7us on a 16 MHz ATmega with interrupts disabled almost all
the time.

You are receiving limited length telegrams, right? Wouldn't
it be better then to receive the full telegram in a single
interrupt call? This will block all other interrupts,
which is usually acceptable for Ethernet and Timer processing.

But I agree that this may not solve the problem for the
first two bytes of the telegram.

We had similar problems MP3 streaming and solved it by
explicitly disabling the MP3 interrupt and re-enabling
the global interrupt within the MP3 interrupt routine,
which takes quite long to process. This allows nesting
interrupts, which were required to continuously receive
PPP characters from the serial port. In this case you
should make sure, that the separate interrupt stack feature
is disabled.

One last idea: If you're using Ethernut 1 (with RTL8019),
then the interrupt routine in the driver can become
quite slow during overflow processing:

#if !defined(__AVR_ATmega128__) && !defined(__AVR_ATmega103__)
cbi(EIMSK, RTL_SIGNAL_IRQ);
sei();
#endif
NicOverflow();
#if !defined(__AVR_ATmega128__) && !defined(__AVR_ATmega103__)
cli();
sbi(EIMSK, RTL_SIGNAL_IRQ);
#endif

The part for allowing nested interrupts had been disabled
for AVR, because when this was done, Oliver's code didn't
allow interrupt nesting to that time. Try to remove the
#ifs.

Any other Nut/OS drivers you're using in your app?

Harald
Post by Toennies Kai
Hi!
I try to receive data at 1MBaud on the UART using the receive interrupt.
I changed the oszillator, it is now 16MHz.
I do not use the Nut-OS routines for UART communication.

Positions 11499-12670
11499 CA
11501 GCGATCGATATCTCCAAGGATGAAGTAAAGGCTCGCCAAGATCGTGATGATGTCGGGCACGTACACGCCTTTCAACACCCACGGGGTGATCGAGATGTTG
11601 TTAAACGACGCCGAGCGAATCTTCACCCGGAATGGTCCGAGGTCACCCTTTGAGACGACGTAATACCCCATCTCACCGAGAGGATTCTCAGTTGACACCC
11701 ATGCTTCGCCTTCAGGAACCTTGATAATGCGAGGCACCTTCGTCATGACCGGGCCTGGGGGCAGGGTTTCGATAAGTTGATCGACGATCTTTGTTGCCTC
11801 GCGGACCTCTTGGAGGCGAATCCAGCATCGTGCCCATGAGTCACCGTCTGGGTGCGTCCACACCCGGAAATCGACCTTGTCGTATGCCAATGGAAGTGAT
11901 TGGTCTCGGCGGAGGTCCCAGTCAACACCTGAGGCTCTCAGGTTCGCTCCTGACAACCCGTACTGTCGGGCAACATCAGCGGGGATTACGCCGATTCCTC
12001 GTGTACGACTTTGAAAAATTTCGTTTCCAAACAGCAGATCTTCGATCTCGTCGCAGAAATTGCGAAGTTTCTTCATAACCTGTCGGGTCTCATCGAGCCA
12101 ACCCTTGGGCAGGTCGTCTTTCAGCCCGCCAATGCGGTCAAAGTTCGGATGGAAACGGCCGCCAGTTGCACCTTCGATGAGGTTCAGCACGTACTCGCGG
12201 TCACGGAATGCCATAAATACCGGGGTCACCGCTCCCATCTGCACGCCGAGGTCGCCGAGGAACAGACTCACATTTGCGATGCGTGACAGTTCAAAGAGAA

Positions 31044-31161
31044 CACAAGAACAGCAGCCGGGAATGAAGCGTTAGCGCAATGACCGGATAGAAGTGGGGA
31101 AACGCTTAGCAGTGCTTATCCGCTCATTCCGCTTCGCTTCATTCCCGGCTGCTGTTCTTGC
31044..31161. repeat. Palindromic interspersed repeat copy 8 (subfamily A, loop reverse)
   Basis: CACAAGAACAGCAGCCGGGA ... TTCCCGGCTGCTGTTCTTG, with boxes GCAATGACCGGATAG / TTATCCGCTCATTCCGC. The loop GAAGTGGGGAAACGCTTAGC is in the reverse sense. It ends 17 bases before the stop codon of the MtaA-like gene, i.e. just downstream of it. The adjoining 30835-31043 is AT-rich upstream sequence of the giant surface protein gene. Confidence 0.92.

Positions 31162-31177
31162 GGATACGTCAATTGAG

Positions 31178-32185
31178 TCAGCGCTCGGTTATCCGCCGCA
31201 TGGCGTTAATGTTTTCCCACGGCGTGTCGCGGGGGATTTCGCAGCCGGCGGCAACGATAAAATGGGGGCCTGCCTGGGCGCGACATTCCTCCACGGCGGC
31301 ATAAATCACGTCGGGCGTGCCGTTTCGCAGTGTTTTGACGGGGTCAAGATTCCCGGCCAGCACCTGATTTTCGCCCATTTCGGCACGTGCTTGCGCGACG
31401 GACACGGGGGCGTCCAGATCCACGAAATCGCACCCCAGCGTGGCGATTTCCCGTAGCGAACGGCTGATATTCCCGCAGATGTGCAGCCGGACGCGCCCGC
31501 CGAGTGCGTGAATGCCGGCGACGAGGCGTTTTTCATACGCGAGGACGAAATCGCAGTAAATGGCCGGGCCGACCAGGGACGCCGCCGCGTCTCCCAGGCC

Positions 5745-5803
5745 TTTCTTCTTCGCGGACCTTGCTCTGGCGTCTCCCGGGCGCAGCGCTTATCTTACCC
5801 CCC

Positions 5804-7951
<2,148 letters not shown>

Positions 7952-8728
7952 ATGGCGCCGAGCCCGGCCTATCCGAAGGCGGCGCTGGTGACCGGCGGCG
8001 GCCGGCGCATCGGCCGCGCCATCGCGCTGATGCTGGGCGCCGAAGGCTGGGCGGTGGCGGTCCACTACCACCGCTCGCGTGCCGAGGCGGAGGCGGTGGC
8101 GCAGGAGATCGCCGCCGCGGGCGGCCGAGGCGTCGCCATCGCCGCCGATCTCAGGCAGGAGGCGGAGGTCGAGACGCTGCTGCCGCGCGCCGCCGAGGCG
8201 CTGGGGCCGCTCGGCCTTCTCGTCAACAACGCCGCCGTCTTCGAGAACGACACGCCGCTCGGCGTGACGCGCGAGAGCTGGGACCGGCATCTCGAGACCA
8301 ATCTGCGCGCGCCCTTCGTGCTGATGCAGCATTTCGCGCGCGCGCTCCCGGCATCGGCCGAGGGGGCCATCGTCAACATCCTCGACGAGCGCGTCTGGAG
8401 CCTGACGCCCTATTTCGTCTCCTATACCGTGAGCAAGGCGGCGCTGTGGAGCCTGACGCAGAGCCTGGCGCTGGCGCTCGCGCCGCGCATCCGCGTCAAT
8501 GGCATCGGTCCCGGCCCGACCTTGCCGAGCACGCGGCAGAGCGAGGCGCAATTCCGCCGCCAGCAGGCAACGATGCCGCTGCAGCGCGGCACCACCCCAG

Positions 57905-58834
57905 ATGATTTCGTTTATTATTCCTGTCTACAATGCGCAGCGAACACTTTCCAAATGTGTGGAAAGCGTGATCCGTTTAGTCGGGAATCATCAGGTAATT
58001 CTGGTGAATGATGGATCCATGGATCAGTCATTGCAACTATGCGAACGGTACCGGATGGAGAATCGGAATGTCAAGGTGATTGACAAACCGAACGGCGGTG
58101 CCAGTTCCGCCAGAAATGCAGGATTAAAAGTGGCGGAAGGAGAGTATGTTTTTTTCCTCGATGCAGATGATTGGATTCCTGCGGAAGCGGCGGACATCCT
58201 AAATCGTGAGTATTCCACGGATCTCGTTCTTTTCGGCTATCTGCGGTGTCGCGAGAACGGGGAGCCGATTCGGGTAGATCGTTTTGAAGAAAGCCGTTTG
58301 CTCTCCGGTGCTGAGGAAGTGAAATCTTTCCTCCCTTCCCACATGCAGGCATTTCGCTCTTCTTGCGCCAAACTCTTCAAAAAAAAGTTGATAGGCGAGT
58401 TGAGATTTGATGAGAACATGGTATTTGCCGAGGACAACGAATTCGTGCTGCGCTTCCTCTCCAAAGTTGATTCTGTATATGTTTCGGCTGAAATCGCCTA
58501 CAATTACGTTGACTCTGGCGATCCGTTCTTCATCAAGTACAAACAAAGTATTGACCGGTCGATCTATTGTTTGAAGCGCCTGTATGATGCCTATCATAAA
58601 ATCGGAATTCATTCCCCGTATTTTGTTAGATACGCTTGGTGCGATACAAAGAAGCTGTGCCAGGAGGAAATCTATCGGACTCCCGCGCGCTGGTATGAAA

It all works fine, but sometimes(too often) I loose one or more bytes.
Something from the Nut-OS delays the uart receive interrupt.
This I could see on the oscilloscope.
The thing is, now I send byte after byte with no delay.
Later I will have 20?s between the startbits of two following bytes.
Will that be enough?
My receive interrupt routine takes no more than 5?s.
I would like to know, what is interfering me and how long it will take.
And if it might be disabled, for a period of time(complete telegramm).
Thanks in advance,
Kai T?nnies
Matthias Ringwald
2004-11-25 10:26:09 UTC
Permalink
hi

short hint: as noted recently on this list:
if the rx irq is triggered up to 3 bytes are ready to read out, so
after reading the first
byte in the handler, just check the rxcomplete bit to see if there are
more bytes buffered.
this does give you a little relaxation, as if your irq is late, you're
saving let's say 4 IRQ
context switches while catching up.

despite that, I'm having trouble using 115200 on a 7.328 Mhz using the
nut driver.
Calculating the time of one byte there, I have roughly 300 uS
and still miss a byte in a while. (or 2000 instructions..)

(adding: I'm using two uarts and might also send and receive on both.
but I'm already


I still don't know what exactly is causing me pain.

As I'm not happy counting instructions, I will sooner or later have to
hook up an Oszi
and measure several routines. Candidates: NutThreadSwitch,
NutEventPostAsync, NutEventPost, NutTimerIRQ

I'm currently very suspicious about the NutEventPostAsync call and I'm
wondering
if replacing this function with another one, that justs enters the
specific queue
in a linked list (in O(1)).. this is similar to the re-use of timers in
the nut timer irq.

I did something like that in the unix_devs.c driver for other reasons.

read my other posting: usartavr.c rx complete irq improvementsuggestion

good luck
matthias
Post by Toennies Kai
Hi!
I try to receive data at 1MBaud on the UART using the receive
interrupt.
I changed the oszillator, it is now 16MHz.
I do not use the Nut-OS routines for UART communication.
It all works fine, but sometimes(too often) I loose one or more bytes.
Something from the Nut-OS delays the uart receive interrupt.
This I could see on the oscilloscope.